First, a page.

FORT LAUDERDALE, Fla. – A witness to a standoff in Fort Lauderdale said she assumed police shot and killed a man who had barricaded himself in a pawn shop Sunday morning.
“I thought it was a gunshot. I heard the man scream, ‘uh,’ so that’s when I thought, ‘Oh my God, someone’s dead,’ ” Nicole Brown said.
While lethal force by police is, and has been, a controversial topic, police said armed and barricaded subject Ricardo Mathurin wasn’t shot dead. According to authorities, he had threatened a shootout with Fort Lauderdale police and reached into his waistband as he came out of the door of the Lucky Pawn and Jewelry Shop after he was coaxed out of the building by a negotiator.
Despite a slew of SWAT on the scene, Mathurin, 35, was stopped in his tracks by SWAT officers using “less-lethal munitions” or Kinetic Energy Impact Projectiles (KIPs), authorities said.
“To clarify the use of less lethal force, when the subject reached into his waistband, FLPD SWAT officers deployed a projectile to impair the subject’s ability to continue his dangerous behavior and safely gain his compliance. This type of less lethal force is utilized to take a non-compliant subject into custody while minimizing injury to them,” said Detective Ali Adamson of the FLPD.
Police said they were called out at 5:57 a.m. Sunday when an alarm was going off at the store at 3029 W. Davie Boulevard and a witness telling dispatch that there was a burglary in progress.
According to FLPD, they then received a call from a man who said he was inside the business and refused to come out. That’s when he also threatened a shootout with police.
FLPD negotiators were called to the scene as well as SWAT. Police said Mathurin eventually agreed to come out of the store. For a few moments, the situation was tense as Mathurin, who police said was armed, reached into his waistband.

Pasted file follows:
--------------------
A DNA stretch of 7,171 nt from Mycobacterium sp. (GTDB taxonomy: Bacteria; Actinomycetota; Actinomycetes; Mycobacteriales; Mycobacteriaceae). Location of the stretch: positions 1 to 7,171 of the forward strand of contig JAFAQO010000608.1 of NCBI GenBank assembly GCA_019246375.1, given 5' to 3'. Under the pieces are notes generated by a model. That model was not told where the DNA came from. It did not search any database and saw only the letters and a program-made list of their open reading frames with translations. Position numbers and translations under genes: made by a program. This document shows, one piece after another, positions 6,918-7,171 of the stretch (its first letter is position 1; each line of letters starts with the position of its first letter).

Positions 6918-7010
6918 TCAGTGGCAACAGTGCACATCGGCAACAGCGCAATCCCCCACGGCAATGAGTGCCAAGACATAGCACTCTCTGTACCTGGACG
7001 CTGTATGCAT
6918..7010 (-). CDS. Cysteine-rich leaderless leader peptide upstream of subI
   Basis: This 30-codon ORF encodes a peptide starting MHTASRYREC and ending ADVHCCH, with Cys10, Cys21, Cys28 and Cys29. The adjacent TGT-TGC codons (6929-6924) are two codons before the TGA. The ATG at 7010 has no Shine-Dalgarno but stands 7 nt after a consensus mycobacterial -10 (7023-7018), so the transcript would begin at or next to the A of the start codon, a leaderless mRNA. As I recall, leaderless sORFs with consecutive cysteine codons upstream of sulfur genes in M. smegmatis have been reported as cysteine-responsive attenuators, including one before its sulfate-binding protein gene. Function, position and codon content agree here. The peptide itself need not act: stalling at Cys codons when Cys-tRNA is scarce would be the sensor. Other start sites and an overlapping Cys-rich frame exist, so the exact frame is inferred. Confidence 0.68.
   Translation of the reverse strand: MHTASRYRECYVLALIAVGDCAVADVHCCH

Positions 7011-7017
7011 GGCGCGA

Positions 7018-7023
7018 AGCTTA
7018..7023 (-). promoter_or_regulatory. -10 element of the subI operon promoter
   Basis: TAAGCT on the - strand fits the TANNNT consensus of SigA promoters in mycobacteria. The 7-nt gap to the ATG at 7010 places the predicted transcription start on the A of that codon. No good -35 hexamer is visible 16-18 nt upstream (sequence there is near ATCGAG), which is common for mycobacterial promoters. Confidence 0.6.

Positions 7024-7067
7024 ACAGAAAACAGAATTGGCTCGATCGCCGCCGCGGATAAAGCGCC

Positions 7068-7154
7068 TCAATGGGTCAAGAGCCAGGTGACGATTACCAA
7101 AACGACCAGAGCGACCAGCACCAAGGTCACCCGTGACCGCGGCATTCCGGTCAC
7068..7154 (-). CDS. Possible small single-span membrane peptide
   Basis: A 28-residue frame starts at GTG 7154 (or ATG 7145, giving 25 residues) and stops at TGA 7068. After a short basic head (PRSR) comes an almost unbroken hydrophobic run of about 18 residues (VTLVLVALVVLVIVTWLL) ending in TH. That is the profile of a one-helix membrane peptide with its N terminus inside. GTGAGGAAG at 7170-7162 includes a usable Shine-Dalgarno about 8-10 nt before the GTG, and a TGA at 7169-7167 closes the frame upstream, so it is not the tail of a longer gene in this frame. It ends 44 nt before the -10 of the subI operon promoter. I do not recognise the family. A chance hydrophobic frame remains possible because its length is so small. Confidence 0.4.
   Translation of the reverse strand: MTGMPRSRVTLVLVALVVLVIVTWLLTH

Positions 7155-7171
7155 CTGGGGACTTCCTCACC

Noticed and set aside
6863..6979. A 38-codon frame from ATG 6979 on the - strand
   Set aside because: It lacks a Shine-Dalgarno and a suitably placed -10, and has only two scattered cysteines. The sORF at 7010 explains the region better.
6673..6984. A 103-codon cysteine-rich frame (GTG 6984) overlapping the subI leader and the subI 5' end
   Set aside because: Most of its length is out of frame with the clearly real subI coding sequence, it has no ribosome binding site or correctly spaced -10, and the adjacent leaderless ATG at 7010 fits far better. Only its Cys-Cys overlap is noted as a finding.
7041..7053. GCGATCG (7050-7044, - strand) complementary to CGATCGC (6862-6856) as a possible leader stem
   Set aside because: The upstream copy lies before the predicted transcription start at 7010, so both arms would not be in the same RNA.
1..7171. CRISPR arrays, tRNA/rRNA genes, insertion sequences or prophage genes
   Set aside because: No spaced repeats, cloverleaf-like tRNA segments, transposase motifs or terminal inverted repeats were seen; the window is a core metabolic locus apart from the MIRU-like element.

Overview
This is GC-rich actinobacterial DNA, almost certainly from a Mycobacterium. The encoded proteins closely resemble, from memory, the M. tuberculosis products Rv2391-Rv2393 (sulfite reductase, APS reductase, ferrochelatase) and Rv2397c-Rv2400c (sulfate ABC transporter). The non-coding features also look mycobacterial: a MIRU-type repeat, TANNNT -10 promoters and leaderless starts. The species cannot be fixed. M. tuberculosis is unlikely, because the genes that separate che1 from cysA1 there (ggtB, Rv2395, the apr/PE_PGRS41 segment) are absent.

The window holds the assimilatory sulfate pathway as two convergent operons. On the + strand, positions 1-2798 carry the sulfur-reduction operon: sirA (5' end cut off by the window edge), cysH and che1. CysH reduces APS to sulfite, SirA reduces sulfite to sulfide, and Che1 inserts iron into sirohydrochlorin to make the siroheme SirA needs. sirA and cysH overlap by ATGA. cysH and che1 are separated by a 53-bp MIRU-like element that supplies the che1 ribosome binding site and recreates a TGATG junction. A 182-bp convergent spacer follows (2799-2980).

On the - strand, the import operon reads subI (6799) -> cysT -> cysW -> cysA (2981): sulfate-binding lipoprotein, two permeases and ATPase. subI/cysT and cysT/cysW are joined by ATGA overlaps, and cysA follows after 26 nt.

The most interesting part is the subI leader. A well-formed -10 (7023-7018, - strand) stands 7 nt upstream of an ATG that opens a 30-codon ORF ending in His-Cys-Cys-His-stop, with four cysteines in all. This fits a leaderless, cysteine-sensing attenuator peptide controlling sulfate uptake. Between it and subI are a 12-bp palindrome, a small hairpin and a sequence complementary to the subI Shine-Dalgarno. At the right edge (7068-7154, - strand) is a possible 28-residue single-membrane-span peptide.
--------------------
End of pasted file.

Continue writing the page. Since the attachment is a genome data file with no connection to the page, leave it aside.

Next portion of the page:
While Adamson did not specifically address the exact munition that was used, the FLPD policy’s “less-lethal munitions,” (KIPs), are intended to incapacitate a subject with a minimal potential for causing death or serious physical injury, according to the policy notes. KIPs are often called rubber or plastic bullets.
The question? Why go for less lethal when there are so many situations where lethal force is used? Could it be that police tactics are changing?
Adamson said police have always had these tools, and that they have been around and utilized for a long time. She did not address a change in tactics, but said every situation is different.
“Situations are fluid. It’s not uniform across the board, but in this case, we were able to use the less-lethal munition to safely affect the arrest for both the subject and the officers,” she said.
The potential for causing death or serious physical injury still is a reality when less lethal force is used, according to the FLPD policy.
Adamson said Mathurin was taken to Broward Health Medical Center as a precaution to make sure that he had no injuries as a result of the use of the projectile, and, after being checked out would be transported to Broward County’s main jail.
He was later booked in the main county jail where he is facing four counts of resisting an officer/obstruct without violence and four counts of armed burglary.
“Our priority is to preserve life,” Adamson said. “We will always try and exhaust the means and that’s why these weapons exist. This type of less-lethal weapon allows us to minimize injury. We would prefer for a situation to end when we are able to utilize this in the right type of situation.”
In May, during protests in Fort Lauderdale after the killing of George Floyd in Minnesota, rubber bullets were used to disperse protesters. In one instance, a protester in Fort Lauderdale was injured after being shot in the face by a rubber bullet. The policy does instruct the officer deploying the less-lethal weapon to not aim at the “head, throat, face, or groin area.”
Where Mathurin was struck was not released.